Olongapo SubicBay BatangGapo Newscenter

Wednesday, August 08, 2007

Judge’s suspension over Golden Buddha reopens old wounds

BAGUIO CITY, Philippines -- The suspension slapped by the Supreme Court on the judge hearing the custody case of the controversial Golden Buddha here has reopened old wounds among the heirs of Rogelio Roxas, the statue's finder.

Jose Roxas, Rogelio's eldest brother, absolved former president Ferdinand Marcos anew of charges that the deposed strongman's family seized the statue from the Roxas house in Aurora Hill here in April 1971.

Jose Roxas, 74, refused to comment directly on Judge Fernando Vil Pamintuan's suspension but said the Marcos family had been unduly dragged in the Golden Buddha case.

"There was never a Golden Buddha. The statue in the court's custody is the same statue my brother, Rogelio, discovered in 1971," Roxas told the Philippine Daily Inquirer in a telephone interview on Tuesday from his shop in Olongapo City where he works as a locksmith.

"I was there when the raid happened. No golden statue was taken," he said.

And just like in the past, Roxas' declarations did not sit well with Henry Roxas, Rogelio's eldest son, who said his uncle's statements caused their family's division and quarrel.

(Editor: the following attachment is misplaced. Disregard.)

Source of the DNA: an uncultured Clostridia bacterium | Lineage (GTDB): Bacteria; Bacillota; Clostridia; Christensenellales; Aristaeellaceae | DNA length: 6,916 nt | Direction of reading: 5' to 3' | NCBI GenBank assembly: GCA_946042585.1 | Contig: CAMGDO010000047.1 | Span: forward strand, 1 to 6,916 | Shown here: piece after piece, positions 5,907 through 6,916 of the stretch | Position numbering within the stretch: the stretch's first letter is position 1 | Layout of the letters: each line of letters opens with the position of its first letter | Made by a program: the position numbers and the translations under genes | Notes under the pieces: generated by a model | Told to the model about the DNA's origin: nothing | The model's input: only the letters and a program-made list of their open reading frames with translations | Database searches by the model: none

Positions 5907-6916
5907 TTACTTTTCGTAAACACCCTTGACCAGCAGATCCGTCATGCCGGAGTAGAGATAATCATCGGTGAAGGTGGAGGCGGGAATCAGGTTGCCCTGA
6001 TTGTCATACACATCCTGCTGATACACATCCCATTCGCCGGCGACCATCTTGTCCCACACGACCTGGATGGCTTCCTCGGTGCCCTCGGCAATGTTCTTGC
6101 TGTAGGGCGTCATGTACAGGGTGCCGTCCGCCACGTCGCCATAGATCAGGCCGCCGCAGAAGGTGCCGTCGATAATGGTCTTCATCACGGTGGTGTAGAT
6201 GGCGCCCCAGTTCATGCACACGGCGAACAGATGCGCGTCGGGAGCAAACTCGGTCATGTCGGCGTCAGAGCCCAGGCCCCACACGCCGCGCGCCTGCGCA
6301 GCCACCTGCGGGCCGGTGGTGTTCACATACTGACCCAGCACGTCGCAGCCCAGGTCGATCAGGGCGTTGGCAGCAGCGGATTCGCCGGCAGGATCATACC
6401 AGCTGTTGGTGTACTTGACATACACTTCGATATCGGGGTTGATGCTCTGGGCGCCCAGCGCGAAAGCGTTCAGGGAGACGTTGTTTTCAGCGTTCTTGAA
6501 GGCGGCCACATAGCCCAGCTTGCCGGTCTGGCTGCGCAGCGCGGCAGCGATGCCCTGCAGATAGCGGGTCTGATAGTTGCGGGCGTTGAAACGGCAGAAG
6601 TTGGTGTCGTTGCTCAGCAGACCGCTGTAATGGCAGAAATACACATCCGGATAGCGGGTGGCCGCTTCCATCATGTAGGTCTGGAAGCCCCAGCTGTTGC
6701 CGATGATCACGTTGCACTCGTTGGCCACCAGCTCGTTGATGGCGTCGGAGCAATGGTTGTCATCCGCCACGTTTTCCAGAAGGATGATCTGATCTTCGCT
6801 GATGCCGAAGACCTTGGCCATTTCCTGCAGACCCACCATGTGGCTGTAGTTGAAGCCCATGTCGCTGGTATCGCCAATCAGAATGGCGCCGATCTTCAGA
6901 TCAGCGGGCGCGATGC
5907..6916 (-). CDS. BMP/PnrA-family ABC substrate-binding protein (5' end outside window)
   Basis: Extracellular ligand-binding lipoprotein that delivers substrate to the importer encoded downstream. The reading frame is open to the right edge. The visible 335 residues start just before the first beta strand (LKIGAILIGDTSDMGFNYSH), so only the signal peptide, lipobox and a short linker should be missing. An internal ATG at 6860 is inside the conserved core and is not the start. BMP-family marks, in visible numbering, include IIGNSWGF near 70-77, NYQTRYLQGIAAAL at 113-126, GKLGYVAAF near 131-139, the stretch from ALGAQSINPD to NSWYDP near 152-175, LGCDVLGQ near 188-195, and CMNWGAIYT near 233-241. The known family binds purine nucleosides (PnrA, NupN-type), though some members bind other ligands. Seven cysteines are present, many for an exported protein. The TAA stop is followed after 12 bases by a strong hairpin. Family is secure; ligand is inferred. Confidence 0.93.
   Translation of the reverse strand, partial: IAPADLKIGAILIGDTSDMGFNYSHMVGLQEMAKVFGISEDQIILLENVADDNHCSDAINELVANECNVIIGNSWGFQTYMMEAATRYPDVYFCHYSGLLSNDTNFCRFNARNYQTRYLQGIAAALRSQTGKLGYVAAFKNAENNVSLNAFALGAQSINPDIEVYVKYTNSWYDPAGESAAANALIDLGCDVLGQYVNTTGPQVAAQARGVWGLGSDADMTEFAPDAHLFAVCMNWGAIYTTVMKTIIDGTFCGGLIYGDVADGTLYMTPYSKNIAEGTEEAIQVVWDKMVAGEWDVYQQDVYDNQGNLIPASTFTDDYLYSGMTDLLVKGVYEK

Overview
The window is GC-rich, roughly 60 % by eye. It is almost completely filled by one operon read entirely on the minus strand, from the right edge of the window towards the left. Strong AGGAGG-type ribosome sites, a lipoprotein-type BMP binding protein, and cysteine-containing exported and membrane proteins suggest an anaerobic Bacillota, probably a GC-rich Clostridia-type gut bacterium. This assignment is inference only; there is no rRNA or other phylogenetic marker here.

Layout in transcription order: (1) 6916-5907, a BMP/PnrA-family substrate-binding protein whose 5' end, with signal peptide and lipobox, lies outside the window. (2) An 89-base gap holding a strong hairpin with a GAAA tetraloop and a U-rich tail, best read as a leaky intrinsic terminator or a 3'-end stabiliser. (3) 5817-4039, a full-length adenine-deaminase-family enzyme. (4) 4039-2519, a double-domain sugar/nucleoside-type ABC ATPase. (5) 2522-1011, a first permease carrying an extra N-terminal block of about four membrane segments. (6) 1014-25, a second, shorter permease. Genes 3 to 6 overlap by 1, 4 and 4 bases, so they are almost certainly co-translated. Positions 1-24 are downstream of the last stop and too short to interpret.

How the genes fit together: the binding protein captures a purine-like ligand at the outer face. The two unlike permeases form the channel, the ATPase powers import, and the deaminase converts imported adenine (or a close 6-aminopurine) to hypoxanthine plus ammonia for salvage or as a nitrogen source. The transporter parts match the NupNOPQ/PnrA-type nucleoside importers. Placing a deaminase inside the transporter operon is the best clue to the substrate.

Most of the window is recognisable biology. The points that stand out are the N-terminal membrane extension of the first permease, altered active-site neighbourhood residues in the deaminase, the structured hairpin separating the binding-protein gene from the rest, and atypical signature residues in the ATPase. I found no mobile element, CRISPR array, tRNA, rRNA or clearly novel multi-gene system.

Henry, 40, and brother Jervic, 37, are contesting Jose Roxas' petition before the court that he be allowed to take custody of the brass-plated Buddha that had been in the court's vault for 36 years.

Judge Antonio Reyes of the regional trial court here ruled on May 30, 1996 that the statue in the court's custody was the same statue that was seized by soldiers from Rogelio Roxas.

Reyes said the Golden Buddha was a yarn concocted by people who wanted to take part of the Marcos wealth.

He then ordered that the statue in court be released to the estate of Rogelio Roxas. Rogelio died under mysterious circumstances in 1993.

Despite Henry and Jervic's objections, Jose Roxas renewed the interest in the Buddha in 2006 when he asked the court, now presided over by Pamintuan, to release to him the statue.

On August 15, 2006, Pamintuan ruled that the statue in the court's custody was fake and a mere replica of the original Golden Buddha, which had a detachable head.

"The Buddha had been in the unlawful possession of persons who do not have the title over it or any right to possess it," he said.

Former First Lady Imelda Marcos filed an administrative complaint before the Supreme Court's office of the court administrator, which later recommended Pamintuan's preventive suspension. The Supreme Court suspended Pamintuan in a resolution dated July 31, 2007.

Pamintuan was charged with motu propio (acting on his own) reversing the decision of a co-equal judge that became final.

Reacting to the suspension, Henry Roxas said: "Ginagawa lang po niya yung trabaho niya at kung ano po yung tama. Isa po syang makatao. Walang pinapanigan. Bilib po ako sa kanya (He was just doing his job and what he thought was right. He does not favor anyone. I believe in him)."
By Delmar Cariño - Northern Luzon Bureau

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